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Author Topic: A couple of hot spots during a recording got 0.0 db can it be saved  (Read 6157 times)

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Offline beatkilla

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Re: A couple of hot spots during a recording got 0.0 db can it be saved
« Reply #15 on: February 20, 2008, 10:41:34 AM »
Music is all about dynamics,why would anyone use the Normalize function.

Offline Brian Skalinder

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Re: A couple of hot spots during a recording got 0.0 db can it be saved
« Reply #16 on: February 20, 2008, 12:41:19 PM »
Music is all about dynamics,why would anyone use the Normalize function.

While RMS normalization may reduce dynamic range, peak normalization doesn't.  Most apps I've used - including Audacity - employ peak normalization.

There's a fairly strong bias on TS against reduction of dynamic range.  Reducing dynamic range isn't always a bad thing.  For example, if one only has a couple (or a whole slew) of very high peaks from a particularly loud "whoop" or clap by the crowd, then reducing the peaks (whether with compression or volume envelope) doesn't take away from the dynamics of the music itself.  Or if one's running on stage and there's an especially loud drum kit hit (or multiple hits scattered throughout the recording) that spikes levels, bringing it down in line with the rest of the recording doesn't really take away from the general dynamic range of the performance since those spikes are outliers, to so speak.  Or if one's primary listening device or environment isn't suitable for full dynamic range, reducing the dynamic range can make for easier / better listening with that device or in that environment.  Etc.
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Offline bluntforcetrauma

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Re: A couple of hot spots during a recording got 0.0 db can it be saved
« Reply #17 on: February 22, 2008, 12:49:11 AM »
Music is all about dynamics,why would anyone use the Normalize function.

While RMS normalization may reduce dynamic range, peak normalization doesn't.  Most apps I've used - including Audacity - employ peak normalization.

There's a fairly strong bias on TS against reduction of dynamic range.  Reducing dynamic range isn't always a bad thing.  For example, if one only has a couple (or a whole slew) of very high peaks from a particularly loud "whoop" or clap by the crowd, then reducing the peaks (whether with compression or volume envelope) doesn't take away from the dynamics of the music itself.  Or if one's running on stage and there's an especially loud drum kit hit (or multiple hits scattered throughout the recording) that spikes levels, bringing it down in line with the rest of the recording doesn't really take away from the general dynamic range of the performance since those spikes are outliers, to so speak.  Or if one's primary listening device or environment isn't suitable for full dynamic range, reducing the dynamic range can make for easier / better listening with that device or in that environment.  Etc.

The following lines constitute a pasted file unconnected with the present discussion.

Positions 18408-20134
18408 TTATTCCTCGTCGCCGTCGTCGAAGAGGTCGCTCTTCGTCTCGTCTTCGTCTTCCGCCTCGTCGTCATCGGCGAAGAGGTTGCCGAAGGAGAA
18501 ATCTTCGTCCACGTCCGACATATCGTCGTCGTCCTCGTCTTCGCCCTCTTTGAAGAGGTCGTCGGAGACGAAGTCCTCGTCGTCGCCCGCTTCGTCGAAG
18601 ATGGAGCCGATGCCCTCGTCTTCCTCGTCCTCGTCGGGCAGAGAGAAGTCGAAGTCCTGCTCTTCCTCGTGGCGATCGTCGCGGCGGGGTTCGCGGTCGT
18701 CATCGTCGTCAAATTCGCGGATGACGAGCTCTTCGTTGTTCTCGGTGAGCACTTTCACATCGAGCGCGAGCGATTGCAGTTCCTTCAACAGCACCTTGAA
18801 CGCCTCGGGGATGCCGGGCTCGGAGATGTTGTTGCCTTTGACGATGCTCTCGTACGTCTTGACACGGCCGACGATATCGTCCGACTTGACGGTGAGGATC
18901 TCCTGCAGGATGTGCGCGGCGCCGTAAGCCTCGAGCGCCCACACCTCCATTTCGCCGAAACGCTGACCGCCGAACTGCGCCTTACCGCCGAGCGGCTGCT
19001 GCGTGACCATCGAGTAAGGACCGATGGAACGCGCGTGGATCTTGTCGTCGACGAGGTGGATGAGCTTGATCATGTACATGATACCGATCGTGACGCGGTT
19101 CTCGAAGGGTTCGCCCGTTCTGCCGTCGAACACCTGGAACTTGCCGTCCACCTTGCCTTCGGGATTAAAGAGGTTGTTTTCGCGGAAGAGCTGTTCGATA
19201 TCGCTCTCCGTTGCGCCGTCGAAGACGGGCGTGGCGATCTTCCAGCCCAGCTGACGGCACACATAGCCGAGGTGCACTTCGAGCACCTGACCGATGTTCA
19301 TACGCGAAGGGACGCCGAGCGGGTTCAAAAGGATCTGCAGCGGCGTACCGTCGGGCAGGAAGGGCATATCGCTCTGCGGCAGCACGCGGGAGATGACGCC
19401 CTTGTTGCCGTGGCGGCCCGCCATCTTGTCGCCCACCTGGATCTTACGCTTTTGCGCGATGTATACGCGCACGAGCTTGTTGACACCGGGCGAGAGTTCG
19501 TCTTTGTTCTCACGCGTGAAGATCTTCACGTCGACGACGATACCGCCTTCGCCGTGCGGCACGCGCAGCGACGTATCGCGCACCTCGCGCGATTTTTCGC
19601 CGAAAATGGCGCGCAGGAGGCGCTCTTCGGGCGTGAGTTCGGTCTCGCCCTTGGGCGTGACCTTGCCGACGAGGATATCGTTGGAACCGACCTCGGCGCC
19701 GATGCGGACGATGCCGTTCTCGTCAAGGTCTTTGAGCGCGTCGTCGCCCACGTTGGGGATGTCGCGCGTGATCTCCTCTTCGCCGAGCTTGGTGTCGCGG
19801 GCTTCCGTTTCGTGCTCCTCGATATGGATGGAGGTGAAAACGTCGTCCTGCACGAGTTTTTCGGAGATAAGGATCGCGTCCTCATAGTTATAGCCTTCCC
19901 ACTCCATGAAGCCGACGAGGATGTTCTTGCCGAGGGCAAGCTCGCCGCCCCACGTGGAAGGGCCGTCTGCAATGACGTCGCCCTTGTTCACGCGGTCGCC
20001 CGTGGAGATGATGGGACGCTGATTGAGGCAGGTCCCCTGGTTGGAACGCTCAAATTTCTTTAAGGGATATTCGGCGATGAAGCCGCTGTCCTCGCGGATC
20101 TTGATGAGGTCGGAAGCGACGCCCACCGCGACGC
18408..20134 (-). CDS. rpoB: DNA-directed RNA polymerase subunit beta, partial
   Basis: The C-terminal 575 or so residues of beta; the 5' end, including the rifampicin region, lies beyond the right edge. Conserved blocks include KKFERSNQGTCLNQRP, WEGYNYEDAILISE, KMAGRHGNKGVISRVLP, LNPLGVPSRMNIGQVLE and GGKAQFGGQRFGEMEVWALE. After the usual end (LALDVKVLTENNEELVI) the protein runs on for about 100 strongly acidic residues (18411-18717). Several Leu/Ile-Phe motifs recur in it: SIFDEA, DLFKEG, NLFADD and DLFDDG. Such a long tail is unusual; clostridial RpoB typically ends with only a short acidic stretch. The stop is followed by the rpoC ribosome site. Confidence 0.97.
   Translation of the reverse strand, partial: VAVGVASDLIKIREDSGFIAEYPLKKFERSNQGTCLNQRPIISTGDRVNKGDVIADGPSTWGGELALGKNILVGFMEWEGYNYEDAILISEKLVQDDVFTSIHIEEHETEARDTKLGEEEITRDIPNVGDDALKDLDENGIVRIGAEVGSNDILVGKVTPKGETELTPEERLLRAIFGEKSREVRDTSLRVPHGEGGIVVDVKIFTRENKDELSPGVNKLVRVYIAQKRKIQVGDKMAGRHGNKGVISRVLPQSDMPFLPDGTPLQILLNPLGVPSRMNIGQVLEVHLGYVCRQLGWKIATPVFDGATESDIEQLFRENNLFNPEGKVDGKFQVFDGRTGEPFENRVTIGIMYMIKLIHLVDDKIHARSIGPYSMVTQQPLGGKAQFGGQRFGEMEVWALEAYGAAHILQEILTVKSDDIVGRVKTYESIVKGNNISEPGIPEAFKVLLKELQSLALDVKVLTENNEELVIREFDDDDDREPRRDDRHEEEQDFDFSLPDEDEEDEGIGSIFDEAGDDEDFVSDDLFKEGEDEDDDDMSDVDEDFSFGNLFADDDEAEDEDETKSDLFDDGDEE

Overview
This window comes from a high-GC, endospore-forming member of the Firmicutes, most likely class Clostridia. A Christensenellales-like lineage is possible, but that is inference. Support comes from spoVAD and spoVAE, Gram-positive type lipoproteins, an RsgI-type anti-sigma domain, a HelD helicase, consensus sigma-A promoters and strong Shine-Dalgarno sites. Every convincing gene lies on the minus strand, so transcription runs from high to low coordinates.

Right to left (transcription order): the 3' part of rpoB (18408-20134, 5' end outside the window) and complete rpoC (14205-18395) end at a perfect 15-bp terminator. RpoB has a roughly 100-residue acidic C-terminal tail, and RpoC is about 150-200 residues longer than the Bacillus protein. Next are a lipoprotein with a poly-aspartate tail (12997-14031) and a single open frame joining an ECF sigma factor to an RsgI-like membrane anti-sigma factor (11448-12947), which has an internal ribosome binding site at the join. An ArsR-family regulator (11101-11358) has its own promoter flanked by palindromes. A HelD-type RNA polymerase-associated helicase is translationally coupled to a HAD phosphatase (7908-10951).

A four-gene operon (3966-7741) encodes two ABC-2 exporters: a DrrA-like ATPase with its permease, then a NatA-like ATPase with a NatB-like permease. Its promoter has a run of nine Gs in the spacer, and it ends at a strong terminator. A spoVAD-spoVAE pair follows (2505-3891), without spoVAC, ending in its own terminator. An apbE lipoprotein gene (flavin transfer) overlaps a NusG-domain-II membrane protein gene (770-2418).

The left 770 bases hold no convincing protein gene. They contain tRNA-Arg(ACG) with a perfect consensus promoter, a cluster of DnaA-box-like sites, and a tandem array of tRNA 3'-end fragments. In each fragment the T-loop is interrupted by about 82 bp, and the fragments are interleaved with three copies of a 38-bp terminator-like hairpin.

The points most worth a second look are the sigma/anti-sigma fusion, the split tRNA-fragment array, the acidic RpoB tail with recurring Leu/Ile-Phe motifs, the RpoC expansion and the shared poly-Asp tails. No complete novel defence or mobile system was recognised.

so is there a chance that i should try NOT to normalize, but still use something like L3 ultramaximizer to shape the sound?

yes sometimes its just a couple of peaks, hot spots, so i did not normalize that particular set, but did put it through the L3--it came out very well.

I thought i should always normalize to bring up the rest of the music, i thought it gave a kind of boost without losing any dynamics

I am medium at this ( not new) so any more info on normalizing would be helpful.


I know if i were to normalize, that is done first in the process. I usually normalize to 97% to leave a little headroom

what do others feel about normalizing.

And yes i do try to get the highest recording levels as possible during a show, but even so it does seem overall a distant recording without being able to at a plug in like L3 ultramaximzer.

sorry for the randomness of thoughts

please advise

Offline anr

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Re: A couple of hot spots during a recording got 0.0 db can it be saved
« Reply #18 on: February 22, 2008, 02:59:43 AM »
I'd go with Brian's advice.  It's simple, concise, makes sense and is a no-brainer. 

Offline JWard